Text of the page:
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Our top story of 2019



This widely distributed photo captured the essence of the flood. Water, devastation, death and an effort begun to stop it from ever happening again. (Photo by David Day)

Our top story of the year was the Great Backwater Flood of 2019.

The flood dominated the lives of thousands of people for most of the year, and the Vicksburg Daily News published almost 100 stories and videos on the flood over the many months of the disaster, including numerous stories about relief efforts and the federal response.

The flood drowned 860 square miles of land, dislocated hundreds of families, cost an estimated $12.5 billion dollars in property and crop damage and finally, maybe, caused the federal government to fund the installation of the pumps that could have prevented it all.

Fears for a flood began in September and October of 2018 as record rainfall hit Pennsylvania, and hurricanes dumped unprecedented amounts of water on the eastern seaboard. When those storms crossed the Appalachians, the water they dropped had only one place to go: the Mississippi Valley. As winter came and rainfall amounts stayed high, the Mississippi River went above flood stage in December 2018 and again in February 2019. From then on, the river wouldn’t drop below flood stage again until late summer.

Backwater flood area on June 1, 2019. (Photo from U.S. Geological Survey.)

Between the heavy rains and inundation from the river flooding, water filled up the South Delta Backwater area like a big bowl with no outlet. The flood water had no where to go, so it sat behind the Steele Bayou control structure for months on end. It trapped wildlife in small areas where it wasted away. The smell of death and decay permeated the South Delta for most of 2019.

Melissa Lum Lyons caught this photo of a starving deer on the 465 Levee.

In 1969, the federal government completed a portion of the Mississippi Rivers and Tributaries project that included the control structure at Steele Bayou. For some 40 years, the U.S. Corps of Engineers worked to alleviate flood conditions and move water from the South Delta through channels, levees and control structures to the structure at Steele Bayou. The final phase called for installing pumps that would move the water into the Yazoo River where it would flow into the Mississippi and eventually to the Gulf of Mexico.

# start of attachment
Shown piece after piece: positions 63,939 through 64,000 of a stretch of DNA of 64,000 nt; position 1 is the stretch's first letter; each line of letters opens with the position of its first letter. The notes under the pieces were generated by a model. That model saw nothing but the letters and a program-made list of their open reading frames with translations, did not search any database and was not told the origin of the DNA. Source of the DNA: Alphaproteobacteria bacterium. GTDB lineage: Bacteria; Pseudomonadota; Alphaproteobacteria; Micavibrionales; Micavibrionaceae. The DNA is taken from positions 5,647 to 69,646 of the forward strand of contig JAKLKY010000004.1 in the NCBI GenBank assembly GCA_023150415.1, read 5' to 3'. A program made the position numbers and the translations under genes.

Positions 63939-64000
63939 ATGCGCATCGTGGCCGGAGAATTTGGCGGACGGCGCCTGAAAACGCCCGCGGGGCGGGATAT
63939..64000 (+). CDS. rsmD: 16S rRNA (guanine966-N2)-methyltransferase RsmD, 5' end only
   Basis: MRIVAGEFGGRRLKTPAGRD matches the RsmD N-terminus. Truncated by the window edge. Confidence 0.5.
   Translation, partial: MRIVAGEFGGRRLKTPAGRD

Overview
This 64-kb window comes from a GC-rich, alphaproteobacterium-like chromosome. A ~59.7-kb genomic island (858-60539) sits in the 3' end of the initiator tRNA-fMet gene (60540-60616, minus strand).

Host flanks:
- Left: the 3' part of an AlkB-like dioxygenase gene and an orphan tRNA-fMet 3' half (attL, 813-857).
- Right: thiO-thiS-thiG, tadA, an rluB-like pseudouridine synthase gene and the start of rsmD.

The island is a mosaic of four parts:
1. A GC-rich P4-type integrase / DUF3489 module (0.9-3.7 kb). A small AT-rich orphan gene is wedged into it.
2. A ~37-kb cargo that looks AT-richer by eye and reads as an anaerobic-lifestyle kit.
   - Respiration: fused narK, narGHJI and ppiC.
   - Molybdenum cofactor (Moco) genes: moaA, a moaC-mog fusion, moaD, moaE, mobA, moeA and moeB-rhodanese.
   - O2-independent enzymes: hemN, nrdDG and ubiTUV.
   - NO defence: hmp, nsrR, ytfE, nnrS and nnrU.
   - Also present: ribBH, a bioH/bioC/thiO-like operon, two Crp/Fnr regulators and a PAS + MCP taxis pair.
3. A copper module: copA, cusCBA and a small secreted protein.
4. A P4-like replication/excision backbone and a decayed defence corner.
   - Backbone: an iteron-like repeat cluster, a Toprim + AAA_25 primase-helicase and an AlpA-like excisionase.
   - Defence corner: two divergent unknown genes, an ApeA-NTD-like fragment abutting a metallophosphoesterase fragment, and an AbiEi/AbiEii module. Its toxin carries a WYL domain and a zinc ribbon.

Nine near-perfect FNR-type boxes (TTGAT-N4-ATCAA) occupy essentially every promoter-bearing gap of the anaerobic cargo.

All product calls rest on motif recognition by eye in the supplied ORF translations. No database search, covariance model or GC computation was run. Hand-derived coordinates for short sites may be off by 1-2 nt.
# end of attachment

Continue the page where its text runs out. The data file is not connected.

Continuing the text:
They never finished the pumps.

Environmental groups determined the pumps would cause stress on ecosystems and endanger area wildlife. Their power and influence caused the Environmental Protection Agency to veto completing the pumps in 2008, nearly 40 years after the project was started. By not finishing the planned pumps, the prior work created a man-made flood zone of several hundred square miles.

A dilapidated house in the Backwater on July 13, 2019. (Photo by David Day)

If the pumps had been installed, the impact of the 2019 flooding would have been far less than what occurred—550,000 acres were under water for months. Parts of the area would have still flooded, but no one would have lost their home, and the amount of farmland impacted would have been less than half of the 220,000 acres lost to production this year.

The Great Backwater Flood of 2019 proved the environmental groups’ projections wrong. The fallout at the end of 2019 is that hundreds of families will never return to their homes, and small farms may not recover their losses for many years, if ever.

The federal government’s budget for 2020 includes language and funds that seem to indicate the pumps will be installed, but without a clear statement, their future remains ambiguous.

2020 is an election year, and Republican Sen. Cindy Hyde-Smith faces a strong challenge from Democrat Mike Espy. The smart money says that Hyde-Smith will use the pumps as a political tool, as she has consistently shown strong support for getting them finished.

U.S. Senator Cindy Hyde-Smith spoke with flood victims at Valley Park, Miss., last summer. (Photo by David Day)